San Diego Gas & Electric makes their Air-Crane available year-round

Previously it was on contract for four months each year

SGE&E's Erickson Air-Crane helicopter
SGE&E’s Erickson Air-Crane helicopter. Click to enlarge. SDG&E photo.

Since 2009 San Diego Gas and Electric has made an Erickson Air-Crane helicopter available to assist wildland firefighters in San Diego County for four months each year, July through October. The company just announced that they are modifying the contract they have with Erickson and will now have it stationed year-round at Gillespie Field near El Cajon, California. The 2,650-gallon helicopter is flown by Erickson pilots under the direction of Cal Fire.

This change, according to SGE&E officials, is in response to “what is now the year-round threat of wildfires”.

It is a unique financial arrangement that shares the cost with the County of San Diego. SDG&E, via its ratepayers, has been picking up the $1.75 million annual tab for four months of availability each season as well as the first two hours of flight time when used on a fire. San Diego County pays for hours three and four. If it is needed for more than four hours it would most likely be on a large fire and the additional cost could be paid by another agency such as the state or federal government, if they needed the aircraft.

Erickson receives contract to build two Aircranes for South Korea

Above: An Erickson Aircrane reloads with retardant while fighting the Beaver Fire in northern California, August 12, 2014. Photo by Bill Gabbert.

(Originally published at 11:58 a.m. MST January 10, 2018)

Erickson Incorporated has received a contract to build two new Aircrane firefighting helicopters for the Korea Forest Service (KFS). These aircraft are in addition to a previously ordered S64E Aircrane currently under construction at Erickson and due to be delivered in the third quarter of 2018.  These two additional aircraft will be equipped with firefighting tanks, sea snorkels, foam cannons, glass cockpit, composite main rotor blades and night vision goggle capability.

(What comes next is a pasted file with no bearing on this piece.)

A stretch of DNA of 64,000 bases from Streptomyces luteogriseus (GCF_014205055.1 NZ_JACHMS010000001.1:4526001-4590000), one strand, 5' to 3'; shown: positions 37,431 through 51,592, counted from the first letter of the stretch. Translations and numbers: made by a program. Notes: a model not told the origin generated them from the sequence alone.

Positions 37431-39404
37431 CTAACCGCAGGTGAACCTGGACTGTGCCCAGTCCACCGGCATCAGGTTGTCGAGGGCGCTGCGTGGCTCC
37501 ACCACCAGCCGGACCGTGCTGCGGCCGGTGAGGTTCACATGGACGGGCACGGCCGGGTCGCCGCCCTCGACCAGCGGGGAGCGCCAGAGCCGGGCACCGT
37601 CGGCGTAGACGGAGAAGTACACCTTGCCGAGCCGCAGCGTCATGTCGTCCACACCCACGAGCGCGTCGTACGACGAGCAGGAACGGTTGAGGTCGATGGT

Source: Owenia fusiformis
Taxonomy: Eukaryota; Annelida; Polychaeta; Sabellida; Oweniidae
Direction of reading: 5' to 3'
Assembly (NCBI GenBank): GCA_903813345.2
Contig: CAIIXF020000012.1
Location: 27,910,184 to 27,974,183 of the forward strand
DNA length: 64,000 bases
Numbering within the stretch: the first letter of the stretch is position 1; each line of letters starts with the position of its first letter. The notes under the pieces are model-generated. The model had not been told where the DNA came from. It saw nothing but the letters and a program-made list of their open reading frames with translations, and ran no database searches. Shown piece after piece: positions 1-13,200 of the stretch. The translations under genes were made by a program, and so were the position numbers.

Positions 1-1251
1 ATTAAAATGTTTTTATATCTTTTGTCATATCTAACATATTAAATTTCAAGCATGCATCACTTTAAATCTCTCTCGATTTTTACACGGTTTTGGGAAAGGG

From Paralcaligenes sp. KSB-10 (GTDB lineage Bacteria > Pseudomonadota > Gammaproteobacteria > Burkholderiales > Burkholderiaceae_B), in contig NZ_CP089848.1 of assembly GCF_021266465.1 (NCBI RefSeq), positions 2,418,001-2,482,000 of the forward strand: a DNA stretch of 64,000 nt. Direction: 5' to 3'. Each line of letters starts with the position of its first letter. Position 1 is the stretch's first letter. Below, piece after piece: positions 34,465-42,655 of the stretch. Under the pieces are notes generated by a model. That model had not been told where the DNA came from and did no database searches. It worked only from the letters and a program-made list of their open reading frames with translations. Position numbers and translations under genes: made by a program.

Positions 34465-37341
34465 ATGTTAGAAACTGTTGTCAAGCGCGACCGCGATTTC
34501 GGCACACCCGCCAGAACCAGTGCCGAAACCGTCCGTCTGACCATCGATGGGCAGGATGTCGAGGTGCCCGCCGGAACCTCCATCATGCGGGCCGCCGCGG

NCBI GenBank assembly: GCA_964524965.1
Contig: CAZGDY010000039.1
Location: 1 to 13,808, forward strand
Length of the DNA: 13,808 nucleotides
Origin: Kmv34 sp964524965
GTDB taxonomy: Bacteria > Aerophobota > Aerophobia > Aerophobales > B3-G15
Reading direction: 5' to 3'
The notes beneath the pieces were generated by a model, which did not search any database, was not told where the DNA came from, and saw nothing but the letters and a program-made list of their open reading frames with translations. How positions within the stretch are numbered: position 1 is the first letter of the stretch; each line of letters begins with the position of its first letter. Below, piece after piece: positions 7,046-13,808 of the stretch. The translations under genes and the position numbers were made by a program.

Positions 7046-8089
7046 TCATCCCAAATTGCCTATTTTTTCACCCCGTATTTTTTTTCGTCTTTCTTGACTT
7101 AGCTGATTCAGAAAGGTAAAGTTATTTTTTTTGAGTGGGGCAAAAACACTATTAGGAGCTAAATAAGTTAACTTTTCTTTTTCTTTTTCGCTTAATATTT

In 2001 KFS became the first foreign government to purchase S-64s from Erickson. To date it has operated five Aircranes in South Korea while maintaining a contract for parts and service support.  This new contract brings the total number of orders for the KFS Aircrane fleet to eight, with the expectation of delivering the seventh and eighth aircraft by the end of 2019.

Erickson owns 20 S-64 Aircrane helicopters as part of their total fleet of 50 aircraft. The S-64 Helitanker is equipped with a 10,000 liter (2,650 gallons) tank capable of rapid snorkeling either fresh or saltwater.

Air-Crane starts contract in Southern California

An Erickson Air-Crane just started its summer contract with the Los Angeles City Fire Department.

Elvis may have arrived in Santiago

Above: An Erickson Air-Crane helicopter arrived in Santiago, Chile on Thursday, February 2. Photo by Tom Parsons of Global Supertanker.

A large strange-looking helicopter arrived at Santiago Chile on Thursday — an Erickson Air-Crane, sometimes called a Sky Crane. It is an aircraft with a very specific purpose, to lift heavy loads. When used on wildfires, which is what is will be doing in Chile, it can be fitted with a tank holding up to 2,650 gallons (10,031 liters) of water or retardant. However the helicopter that arrived at Santiago after flying in from Peru has a different attachment in the location where the usual firefighting tank would be found. Perhaps the conventional fire tank will catch up with the aircraft.

Erickson attaches nicknames conspicuously on the nose of their Air-Cranes. We have an unconfirmed report that the one the company sent to Santiago is “Elvis”. That particular ship usually operates in Australia during their summer, but it is not there this year.

"Elvis", an Erickson Air-Crane
File photo of “Elvis”, an Erickson Air-Crane. Credit: Erickson

Another aircraft to be added to the temporary aerial firefighting fleet in Chile is a BAe-146, a 3,000 gallon (11,356 liters) air tanker. Dan Snyder, Chief Operating Officer of Neptune Aviation, said the four-engine jet should arrive on Friday, February 2. Neptune usually bases their jet air tankers in Missoula during the North American winter.

(UPDATE 11 p.m. February 2, 2017 Chile time: The BAe ran into a problem in Texas and its arrival in Chile will be delayed by a day.)

Bae-146 landing Redding
File photo of a Bae-146 landing at Redding August 7, 2014. Photo by Bill Gabbert.

Air-Cranes in Victoria

Above: Unloading and reassembling the “Ichabod” Air-Crane after it was shipped from Greece to Australia. EMV photo.